But look at dogs.  They go to work too.  Guarding our homes.  Protecting against the postman.  Growling when sketchy characters enter our personal space. You know what dogs do after “work?”  They shut off the world around them, lie down, and lick their nether regions until they are then ready to take a snooze.  They inherently understand that always operating with the power switch flipped on eventually leads to no power.

Of course, our dogs don’t have to pay bills or worry about the mortgage, but extended work days don’t even show an increase in productivity! So why not take a page from your dog?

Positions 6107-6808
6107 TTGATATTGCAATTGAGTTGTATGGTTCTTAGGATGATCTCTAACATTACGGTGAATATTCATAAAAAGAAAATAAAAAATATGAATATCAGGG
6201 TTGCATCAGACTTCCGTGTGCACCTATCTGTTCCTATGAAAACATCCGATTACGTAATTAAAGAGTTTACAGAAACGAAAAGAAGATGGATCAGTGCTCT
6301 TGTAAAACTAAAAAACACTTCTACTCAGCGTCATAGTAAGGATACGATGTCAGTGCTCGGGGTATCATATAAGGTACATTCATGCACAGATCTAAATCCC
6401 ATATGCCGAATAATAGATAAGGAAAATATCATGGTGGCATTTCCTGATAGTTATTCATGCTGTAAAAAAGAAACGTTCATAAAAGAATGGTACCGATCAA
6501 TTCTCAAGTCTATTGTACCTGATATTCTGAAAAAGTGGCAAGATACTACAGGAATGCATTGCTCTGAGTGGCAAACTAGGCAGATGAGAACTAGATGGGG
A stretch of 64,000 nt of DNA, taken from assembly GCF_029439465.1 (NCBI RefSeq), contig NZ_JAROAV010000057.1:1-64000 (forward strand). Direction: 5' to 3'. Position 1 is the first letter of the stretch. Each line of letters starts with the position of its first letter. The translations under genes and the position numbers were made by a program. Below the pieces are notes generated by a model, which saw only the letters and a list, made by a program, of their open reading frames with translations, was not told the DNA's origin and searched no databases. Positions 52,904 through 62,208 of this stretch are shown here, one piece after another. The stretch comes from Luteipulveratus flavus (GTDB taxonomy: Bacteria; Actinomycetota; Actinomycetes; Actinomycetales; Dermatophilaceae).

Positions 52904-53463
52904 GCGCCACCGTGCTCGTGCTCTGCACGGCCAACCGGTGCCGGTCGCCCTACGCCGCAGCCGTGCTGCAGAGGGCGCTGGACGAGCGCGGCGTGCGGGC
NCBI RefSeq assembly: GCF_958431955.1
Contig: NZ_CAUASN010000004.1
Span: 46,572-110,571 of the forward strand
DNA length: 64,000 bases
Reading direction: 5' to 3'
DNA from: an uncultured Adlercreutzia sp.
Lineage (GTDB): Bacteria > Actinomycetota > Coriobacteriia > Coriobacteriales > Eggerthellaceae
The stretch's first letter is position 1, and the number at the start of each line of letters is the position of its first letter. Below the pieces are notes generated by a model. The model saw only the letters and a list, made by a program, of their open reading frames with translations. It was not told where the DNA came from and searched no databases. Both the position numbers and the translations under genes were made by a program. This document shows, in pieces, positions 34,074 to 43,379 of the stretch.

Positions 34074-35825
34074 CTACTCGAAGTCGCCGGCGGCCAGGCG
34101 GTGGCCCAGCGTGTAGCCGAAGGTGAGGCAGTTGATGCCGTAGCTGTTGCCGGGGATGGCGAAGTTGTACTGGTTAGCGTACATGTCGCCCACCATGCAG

Bottom Line:
Like your dog, follow life’s circadian rhythms. At the end of day, turn off your mind, lick your nether regions and go to sleep. You’ll be ready and more successful to go after the postman, I mean the sale, tomorrow.

Action Item:
Activate the do not disturb feature on your smart phone and find something to do that grabs your attention but that isn’t work. Read a book, take a walk with your dog, chew on a bone if that helps. Just move away from the stimuli of work.


So celebrate this Year of the Dog by, well, living more like your dog.  Don’t hold onto things.  Go through life as the best version of yourself, and after a long day at work, don’t come home simply to do more work.  But instead, be like your dog, grab your favorite chew toy and have at it.


4 thoughts on “In This Year Of The Dog, Learn To Think Like One

  1. Betsy,
    You have a powerful writing voice! Tho we never met, I’ve enjoyed following your great career development, Linda